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Brian Tandy with Directors Ruth Power (L) and Liz Beavis (R)
Caption: Brian Tandy with Directors Ruth Power (L) and Liz Beavis (R)

When we are creating a financial plan for our clients, we take into account the current state benefits they might receive. When we project into the future there is no guarantee they will still apply, as women born in the 1950’s are unfortunately finding out. However, at the moment there is no reason to think for example anyone retiring in the next 20 years won’t receive some kind of state pension.

As Financial Planners it is our job to be aware of the state benefits that our clients may be eligible for. We recently had training from an expert in this field, Brian Tandy.

This is a very complex area, unfortunately not many people are well informed, including the people manning the helplines! Did you know there are over 50 different state benefits at the moment?

Here is what I learned!

There are three types of benefit

1. Dependent on National Insurance Contributions
2. Means tested
3. Non means tested

Contributory benefits include state pension, job seekers allowance and maternity benefit amongst others.

Means tested benefits are dependent on level of income and savings on a sliding scale from £6,000 to £16,000 after which you are not eligible. This includes benefits such as universal credit and housing benefit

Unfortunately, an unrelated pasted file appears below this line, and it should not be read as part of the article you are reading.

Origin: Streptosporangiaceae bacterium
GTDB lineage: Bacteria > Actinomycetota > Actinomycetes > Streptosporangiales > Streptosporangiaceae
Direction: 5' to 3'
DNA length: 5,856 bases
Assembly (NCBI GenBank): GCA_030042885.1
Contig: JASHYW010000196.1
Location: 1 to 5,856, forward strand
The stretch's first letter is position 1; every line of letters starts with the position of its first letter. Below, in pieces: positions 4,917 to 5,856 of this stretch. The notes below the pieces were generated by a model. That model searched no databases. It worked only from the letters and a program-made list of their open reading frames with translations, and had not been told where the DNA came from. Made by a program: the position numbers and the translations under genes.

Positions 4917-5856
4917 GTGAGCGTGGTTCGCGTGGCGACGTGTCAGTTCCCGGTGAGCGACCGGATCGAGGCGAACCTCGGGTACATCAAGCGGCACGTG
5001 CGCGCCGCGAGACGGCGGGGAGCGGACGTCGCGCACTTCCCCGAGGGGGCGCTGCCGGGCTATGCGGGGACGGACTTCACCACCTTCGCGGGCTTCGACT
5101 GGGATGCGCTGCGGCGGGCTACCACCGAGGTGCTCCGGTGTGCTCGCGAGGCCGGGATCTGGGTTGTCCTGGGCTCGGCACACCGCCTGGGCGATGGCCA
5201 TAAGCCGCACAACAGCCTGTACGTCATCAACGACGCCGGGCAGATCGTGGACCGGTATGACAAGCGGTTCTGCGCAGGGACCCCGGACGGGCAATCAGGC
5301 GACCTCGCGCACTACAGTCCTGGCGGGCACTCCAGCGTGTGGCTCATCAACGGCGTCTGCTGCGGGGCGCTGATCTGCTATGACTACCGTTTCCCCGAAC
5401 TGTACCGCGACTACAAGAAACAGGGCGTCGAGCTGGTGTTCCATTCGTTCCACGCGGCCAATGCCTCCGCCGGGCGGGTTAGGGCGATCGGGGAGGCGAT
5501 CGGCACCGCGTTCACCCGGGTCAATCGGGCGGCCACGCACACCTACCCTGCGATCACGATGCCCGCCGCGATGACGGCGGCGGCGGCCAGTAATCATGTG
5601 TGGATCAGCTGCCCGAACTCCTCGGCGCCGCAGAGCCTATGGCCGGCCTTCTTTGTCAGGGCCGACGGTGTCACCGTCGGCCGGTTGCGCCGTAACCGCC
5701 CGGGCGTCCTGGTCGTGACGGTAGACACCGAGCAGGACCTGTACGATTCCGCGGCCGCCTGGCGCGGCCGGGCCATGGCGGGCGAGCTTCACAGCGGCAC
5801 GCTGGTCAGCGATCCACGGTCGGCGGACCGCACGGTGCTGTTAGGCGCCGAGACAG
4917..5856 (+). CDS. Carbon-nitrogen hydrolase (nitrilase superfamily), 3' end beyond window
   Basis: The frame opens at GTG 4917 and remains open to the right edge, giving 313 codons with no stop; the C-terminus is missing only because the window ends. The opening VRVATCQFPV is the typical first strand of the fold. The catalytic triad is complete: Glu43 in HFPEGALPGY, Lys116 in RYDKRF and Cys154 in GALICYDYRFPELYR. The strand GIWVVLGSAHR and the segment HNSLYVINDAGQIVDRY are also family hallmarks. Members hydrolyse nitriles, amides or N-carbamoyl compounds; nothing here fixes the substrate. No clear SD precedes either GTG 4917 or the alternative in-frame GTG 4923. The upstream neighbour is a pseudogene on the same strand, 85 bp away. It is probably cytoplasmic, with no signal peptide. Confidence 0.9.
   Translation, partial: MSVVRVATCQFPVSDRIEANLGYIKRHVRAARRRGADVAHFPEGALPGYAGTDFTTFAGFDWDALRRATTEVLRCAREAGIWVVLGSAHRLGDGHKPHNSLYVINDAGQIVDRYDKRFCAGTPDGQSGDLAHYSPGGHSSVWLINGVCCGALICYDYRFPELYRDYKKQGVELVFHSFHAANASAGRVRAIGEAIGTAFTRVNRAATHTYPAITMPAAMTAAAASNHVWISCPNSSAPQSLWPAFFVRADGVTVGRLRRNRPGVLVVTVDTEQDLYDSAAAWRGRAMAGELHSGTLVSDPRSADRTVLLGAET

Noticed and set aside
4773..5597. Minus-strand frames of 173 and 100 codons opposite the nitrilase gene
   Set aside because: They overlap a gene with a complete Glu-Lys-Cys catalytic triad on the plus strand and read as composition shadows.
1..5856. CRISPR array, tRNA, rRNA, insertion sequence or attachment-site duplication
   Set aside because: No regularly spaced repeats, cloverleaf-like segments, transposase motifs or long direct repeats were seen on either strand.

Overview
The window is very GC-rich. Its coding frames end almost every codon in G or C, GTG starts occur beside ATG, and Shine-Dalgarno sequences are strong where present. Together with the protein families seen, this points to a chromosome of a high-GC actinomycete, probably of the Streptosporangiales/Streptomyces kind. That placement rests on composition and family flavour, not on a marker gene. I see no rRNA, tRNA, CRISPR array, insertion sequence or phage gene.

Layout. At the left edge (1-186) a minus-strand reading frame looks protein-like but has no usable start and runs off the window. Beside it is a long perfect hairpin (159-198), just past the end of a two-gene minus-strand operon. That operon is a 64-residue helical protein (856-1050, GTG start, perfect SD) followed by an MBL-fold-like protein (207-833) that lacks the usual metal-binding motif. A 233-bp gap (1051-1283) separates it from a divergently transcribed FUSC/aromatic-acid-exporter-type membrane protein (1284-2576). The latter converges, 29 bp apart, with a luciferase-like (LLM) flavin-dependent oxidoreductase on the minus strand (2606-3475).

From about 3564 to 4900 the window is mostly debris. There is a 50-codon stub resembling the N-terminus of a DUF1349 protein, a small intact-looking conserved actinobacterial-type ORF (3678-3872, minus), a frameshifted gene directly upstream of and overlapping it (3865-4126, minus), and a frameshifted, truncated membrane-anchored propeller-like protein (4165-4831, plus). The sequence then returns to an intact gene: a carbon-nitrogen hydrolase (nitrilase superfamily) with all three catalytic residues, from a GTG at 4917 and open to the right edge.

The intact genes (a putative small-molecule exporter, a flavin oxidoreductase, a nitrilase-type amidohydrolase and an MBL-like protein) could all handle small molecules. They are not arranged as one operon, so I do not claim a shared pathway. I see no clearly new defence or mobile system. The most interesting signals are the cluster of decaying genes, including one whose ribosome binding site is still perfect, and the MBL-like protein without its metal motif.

Non means tested benefits are not dependent on NI contributions or financial criteria, they are decided upon very specific criteria including age or disability. Such benefits include the winter fuel payment (for now!) and attendance allowance.

So where do people come unstuck?

Firstly paying NI is not straightforward. If you have ever been a student, unemployed, had an earning break to bring up children or worked part time you may have not paid the correct amount of NI for the right number of weeks and years.

It is imperative you ask for a pension forecast every five years or so no matter how young you are. Why? Because you can go back 6 years and make changes or pay additional contributions which can be difficult to do later on. You may not know that you can claim credits for years whilst in education- worth pointing out to your children!

A little known handy tip for Baby Boomers, if you are looking after grandchildren for 20 hours a week or more you can claim NI credits

Form filling is another major hurdle. For example when applying for attendance allowance, which we recommend many clients do for their spouses and family members, most people underplay their needs. The questions ask about the personal abilities and many people over estimate the amount of support being provided by loved ones. Just because you are not paying for care, it does not mean someone is not caring for you! The forms are onerous and don’t assume the questions are evenly weighted – they are not.

Another pitfall is confusion with the pension system which has changed many times, so depending on when you have been paying NI different rules apply. It’s almost impossible to work this out for yourself- another reason to get that forecast!

If you do one thing today, call the Government pension forecast department today. You can get a forecast online but it might not be as detailed. All the phone numbers you need are in this link

https://www.gov.uk/future-pension-centre

This is a very quick overview, we've got years of experience here especially when it comes to pensions so if you have any questions give us a call at FMB.

 

Any figures stated are correct at June 2017

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